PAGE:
Hang Together or Hang Separately
Barbara E. Hurst, Editor
One of the troubling questions raised by Security Officers at the BANKERS' HOTLINE Workshop in Philadelphia last week was the effect the Privacy legislation and translation is going to have on the exchange of information to combat fraud. We know that fraud has reached an all time high, just from talking to the security officers. Losses on single cases, even in small banks, are no longer $500 or less. One bank brought along the story of their $138,000 loss on a single case - in one week. This is becoming much more common.
The FBI told us months ago that fraud is on the increase, and that organized crime groups have become much more sophisticated and active. The need for communication between financial institutions to fight fraud losses is greater than ever.
We would hope the legislators and regulators did not have the intention of inhibiting our ability to do our jobs. But the way our bank attorneys are applying the restrictions on the privacy issue borders on paranoia. We have heard from security officers who have been frustrated in investigating, recovery, and prosecution efforts because after they file the Suspicious Activity Report, and realize that their own institution is the victim of a large loss they call the local authorities to pursue apprehension and prosecution. The local guys come in or call and say they want to see the records that are referred to in the SAR, and the financial institution's lawyers say they can't see them without a subpoena!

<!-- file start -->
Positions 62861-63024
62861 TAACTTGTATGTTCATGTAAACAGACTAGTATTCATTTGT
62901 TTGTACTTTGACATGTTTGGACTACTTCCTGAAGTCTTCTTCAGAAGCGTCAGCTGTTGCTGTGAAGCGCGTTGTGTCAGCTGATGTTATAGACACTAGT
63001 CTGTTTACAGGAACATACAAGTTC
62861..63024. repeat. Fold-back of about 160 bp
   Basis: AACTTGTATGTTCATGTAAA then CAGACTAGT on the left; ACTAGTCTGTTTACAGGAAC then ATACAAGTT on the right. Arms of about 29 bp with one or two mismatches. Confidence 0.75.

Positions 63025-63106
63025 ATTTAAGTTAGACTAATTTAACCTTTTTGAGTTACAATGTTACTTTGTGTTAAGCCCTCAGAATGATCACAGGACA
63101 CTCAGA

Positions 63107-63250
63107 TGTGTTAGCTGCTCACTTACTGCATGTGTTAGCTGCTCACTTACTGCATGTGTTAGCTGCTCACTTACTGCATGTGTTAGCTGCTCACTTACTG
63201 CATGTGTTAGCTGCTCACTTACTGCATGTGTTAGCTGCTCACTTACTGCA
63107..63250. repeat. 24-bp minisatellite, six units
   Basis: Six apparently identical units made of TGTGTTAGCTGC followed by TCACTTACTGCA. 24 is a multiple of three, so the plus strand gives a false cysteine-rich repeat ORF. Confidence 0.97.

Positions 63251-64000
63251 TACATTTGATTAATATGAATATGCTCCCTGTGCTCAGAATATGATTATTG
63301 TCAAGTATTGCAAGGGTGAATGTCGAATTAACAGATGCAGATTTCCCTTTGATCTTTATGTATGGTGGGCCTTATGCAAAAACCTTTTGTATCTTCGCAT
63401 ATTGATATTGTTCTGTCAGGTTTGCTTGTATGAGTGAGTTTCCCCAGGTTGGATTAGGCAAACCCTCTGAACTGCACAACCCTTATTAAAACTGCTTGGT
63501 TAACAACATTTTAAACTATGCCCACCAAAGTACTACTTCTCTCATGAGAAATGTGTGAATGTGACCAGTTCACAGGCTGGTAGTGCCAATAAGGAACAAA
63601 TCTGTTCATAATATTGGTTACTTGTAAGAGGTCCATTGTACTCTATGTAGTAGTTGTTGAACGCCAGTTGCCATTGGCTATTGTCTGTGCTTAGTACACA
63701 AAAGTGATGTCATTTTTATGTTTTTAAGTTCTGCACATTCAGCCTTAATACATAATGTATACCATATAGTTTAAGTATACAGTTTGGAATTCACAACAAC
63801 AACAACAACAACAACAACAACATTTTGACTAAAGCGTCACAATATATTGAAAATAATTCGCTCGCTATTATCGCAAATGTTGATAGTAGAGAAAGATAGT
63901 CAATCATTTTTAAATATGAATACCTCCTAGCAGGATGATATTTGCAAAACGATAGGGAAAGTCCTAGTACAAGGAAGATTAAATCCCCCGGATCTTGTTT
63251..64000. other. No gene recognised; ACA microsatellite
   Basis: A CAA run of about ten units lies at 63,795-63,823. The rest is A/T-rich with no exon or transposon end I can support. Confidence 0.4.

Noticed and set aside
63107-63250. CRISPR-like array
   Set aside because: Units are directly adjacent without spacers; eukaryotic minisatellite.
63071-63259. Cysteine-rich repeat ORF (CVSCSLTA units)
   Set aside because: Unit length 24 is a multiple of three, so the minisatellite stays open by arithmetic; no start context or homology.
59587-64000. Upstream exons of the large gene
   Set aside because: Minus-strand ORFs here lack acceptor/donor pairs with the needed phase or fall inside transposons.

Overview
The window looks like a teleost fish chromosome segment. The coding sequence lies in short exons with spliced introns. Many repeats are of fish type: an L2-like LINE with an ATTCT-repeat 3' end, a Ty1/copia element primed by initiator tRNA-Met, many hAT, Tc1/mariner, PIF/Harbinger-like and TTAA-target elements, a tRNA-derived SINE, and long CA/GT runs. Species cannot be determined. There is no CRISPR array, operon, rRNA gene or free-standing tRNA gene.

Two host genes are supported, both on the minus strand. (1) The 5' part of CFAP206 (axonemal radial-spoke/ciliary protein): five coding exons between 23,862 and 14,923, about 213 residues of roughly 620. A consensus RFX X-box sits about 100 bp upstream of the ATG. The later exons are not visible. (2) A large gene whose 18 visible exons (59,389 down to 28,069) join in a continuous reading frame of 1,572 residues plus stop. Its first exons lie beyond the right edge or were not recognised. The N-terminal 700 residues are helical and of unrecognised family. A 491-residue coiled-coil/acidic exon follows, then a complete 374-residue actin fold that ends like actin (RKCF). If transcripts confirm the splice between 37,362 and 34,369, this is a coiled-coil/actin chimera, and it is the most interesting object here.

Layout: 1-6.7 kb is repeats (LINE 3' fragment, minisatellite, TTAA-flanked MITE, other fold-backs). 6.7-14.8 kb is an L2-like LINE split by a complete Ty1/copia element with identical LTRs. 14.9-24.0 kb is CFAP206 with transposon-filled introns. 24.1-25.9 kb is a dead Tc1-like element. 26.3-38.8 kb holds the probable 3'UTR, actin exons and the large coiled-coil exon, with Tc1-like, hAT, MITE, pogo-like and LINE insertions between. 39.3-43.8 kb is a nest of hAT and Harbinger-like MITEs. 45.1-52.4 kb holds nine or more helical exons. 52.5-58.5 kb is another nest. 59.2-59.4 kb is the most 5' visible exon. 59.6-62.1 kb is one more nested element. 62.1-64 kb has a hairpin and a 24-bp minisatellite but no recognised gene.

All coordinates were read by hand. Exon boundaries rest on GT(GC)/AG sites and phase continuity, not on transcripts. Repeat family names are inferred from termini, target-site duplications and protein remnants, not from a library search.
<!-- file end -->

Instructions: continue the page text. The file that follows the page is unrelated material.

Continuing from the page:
At this point the security officer will TRY to explain to the bank's attorney that when the SAR is filed, it's as if the documents and records were filed along with them, and it's perfectly OK to turn over the records to law enforcement without a subpoena. But some of our attorneys are very stubborn people, and the security officer's explanation is ignored.
Now law enforcement says, with good reason, "Take a hike and investigate your own darn case." (Note: That statement has been edited...a lot!)
We'd like the regulators to come out and tell us that we can still investigate and share information on criminals. I don't know if any of them will go that far out on the limb. We'd like to think security officers can continue to do their job without fear of the privacy compliance issue blowing up in their face. If we complain enough, before losses go so sky-high they close some financial institutions down, maybe we'll get some cooperation out of Washington. If we don't, and the privacy issue continues in the direction it seems to be going, the security officer's ability to do his or her job could be history. Let's face it, as Benjamin Franklin said, "We must indeed all hang together, or, most assuredly, we shall all hang separately."
Copyright © 2001 Bankers' Hotline. Originally appeared in Bankers' Hotline, Vol. 11, No. 5, 5/01
First published on 05/01/2001